Two of the largest mass extinction of species on Earth took place at the end of the Permian geologic period. Such was the magnitude that 86% of all the animal species were wiped out in the extinction that took place 252 million years ago. The event also marked the onset of a new era where the population of reptiles on land boomed rapidly. Scientists, so far, believed that the increase in the number of reptiles and their evolution was due to the extinction of their competitors. But, a new study indicates that global warming, rather than mass extinction was behind a boom in reptile population and diversity.
Researchers, from the Department of Organismic and Evolutionary Biology and the Museum of Comparative Zoology at Harvard University, have revealed that the evolution of reptiles began much earlier than previously thought.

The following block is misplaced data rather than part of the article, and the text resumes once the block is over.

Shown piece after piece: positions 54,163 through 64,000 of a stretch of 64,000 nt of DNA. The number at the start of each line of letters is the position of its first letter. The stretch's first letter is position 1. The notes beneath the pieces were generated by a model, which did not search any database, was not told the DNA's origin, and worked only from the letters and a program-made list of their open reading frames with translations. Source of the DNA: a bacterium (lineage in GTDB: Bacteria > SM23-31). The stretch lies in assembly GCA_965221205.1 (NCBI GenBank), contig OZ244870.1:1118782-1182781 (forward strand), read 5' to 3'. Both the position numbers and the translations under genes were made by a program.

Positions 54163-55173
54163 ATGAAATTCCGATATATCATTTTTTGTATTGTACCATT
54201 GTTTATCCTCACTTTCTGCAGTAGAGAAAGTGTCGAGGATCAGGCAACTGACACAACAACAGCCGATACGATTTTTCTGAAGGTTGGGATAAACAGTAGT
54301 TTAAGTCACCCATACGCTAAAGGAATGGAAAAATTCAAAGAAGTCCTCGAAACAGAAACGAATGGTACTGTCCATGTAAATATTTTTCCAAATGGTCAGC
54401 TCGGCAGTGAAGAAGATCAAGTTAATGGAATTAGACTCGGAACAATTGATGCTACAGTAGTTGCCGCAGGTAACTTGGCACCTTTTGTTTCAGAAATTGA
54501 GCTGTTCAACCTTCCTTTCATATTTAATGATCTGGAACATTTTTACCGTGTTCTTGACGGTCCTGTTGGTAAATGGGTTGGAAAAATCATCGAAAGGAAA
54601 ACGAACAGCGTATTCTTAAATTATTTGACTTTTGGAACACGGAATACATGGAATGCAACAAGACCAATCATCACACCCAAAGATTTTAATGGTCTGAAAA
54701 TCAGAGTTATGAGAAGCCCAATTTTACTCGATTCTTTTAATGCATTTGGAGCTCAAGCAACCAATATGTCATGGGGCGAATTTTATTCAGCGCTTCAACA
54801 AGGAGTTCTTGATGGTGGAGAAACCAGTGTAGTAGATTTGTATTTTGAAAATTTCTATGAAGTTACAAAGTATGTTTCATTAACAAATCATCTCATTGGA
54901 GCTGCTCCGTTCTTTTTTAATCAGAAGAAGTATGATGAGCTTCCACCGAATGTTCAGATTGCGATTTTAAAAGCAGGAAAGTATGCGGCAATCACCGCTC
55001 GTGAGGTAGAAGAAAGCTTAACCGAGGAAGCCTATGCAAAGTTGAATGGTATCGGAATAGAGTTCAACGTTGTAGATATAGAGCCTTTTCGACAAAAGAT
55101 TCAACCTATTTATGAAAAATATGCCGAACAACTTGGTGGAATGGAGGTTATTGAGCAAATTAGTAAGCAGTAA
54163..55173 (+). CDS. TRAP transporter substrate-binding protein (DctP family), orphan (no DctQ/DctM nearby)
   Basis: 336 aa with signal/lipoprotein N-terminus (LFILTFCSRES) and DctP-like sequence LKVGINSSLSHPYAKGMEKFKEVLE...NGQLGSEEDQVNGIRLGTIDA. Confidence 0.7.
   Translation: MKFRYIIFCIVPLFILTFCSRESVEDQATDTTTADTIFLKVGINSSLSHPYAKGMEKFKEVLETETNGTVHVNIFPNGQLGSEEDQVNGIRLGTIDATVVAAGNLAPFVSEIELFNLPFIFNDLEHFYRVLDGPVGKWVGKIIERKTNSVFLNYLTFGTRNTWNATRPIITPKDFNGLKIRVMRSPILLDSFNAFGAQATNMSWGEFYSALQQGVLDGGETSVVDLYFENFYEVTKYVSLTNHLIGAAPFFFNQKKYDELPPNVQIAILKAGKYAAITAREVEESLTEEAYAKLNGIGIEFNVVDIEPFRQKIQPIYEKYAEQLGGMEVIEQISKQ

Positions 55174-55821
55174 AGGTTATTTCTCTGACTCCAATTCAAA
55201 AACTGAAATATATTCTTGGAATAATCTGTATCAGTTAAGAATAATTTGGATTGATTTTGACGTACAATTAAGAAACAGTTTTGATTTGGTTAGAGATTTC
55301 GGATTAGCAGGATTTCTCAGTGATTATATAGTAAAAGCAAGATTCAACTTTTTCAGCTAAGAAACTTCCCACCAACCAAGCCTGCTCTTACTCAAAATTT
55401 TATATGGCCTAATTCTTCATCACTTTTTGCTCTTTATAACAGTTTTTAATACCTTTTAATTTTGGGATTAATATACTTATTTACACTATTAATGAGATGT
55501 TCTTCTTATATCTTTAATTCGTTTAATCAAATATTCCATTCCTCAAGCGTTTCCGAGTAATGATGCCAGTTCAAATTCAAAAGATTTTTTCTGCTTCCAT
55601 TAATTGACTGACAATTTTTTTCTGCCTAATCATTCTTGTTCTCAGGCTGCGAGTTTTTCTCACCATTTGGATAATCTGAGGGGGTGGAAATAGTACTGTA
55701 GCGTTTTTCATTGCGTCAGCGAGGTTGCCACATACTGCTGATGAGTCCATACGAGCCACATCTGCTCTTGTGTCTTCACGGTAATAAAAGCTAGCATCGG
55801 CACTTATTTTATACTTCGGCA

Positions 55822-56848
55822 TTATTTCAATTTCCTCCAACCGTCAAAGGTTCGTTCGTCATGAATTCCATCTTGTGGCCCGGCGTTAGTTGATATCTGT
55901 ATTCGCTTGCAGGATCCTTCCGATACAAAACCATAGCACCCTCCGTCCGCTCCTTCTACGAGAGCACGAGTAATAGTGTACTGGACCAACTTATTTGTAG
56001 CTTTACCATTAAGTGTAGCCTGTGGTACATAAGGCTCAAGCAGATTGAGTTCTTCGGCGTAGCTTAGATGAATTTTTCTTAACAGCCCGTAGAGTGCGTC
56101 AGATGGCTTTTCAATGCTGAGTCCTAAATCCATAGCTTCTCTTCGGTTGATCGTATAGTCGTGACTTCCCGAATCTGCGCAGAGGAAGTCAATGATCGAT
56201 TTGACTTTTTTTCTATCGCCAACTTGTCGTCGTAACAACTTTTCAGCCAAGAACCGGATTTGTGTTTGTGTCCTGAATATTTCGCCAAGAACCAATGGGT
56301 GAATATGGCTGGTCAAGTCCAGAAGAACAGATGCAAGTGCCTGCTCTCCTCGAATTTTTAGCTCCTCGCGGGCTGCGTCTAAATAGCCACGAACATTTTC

“We found that these periods of the rapid evolution of reptiles were intimately connected to increasing temperatures. Some groups changed really fast and some less fast, but nearly all reptiles were evolving much faster than they ever had before,” said postdoctoral fellow Tiago R Simoes. He is also the lead author of the study published in Science Advances.
The team examined the early amniotes that represent the forerunners of all modern mammals like birds, reptiles, and their closest extinct relatives. They created a dataset using extensive first-hand data collection of over 1,000 fossil specimens from 125 species of synapsids, reptiles, and their close relatives during roughly 140 million years before the Permian-Triassic mass extinction. Following this, they analysed the data and tried to detect the origin of these species and the pace at which they evolved.
The new dataset was then compared with the global temperature data of millions of years ago in the geological record.
Researchers observed that the periods of fast climatic shifts and global warming were linked to the rapid anatomical change in most reptiles as they adapted to the changing environmental conditions.
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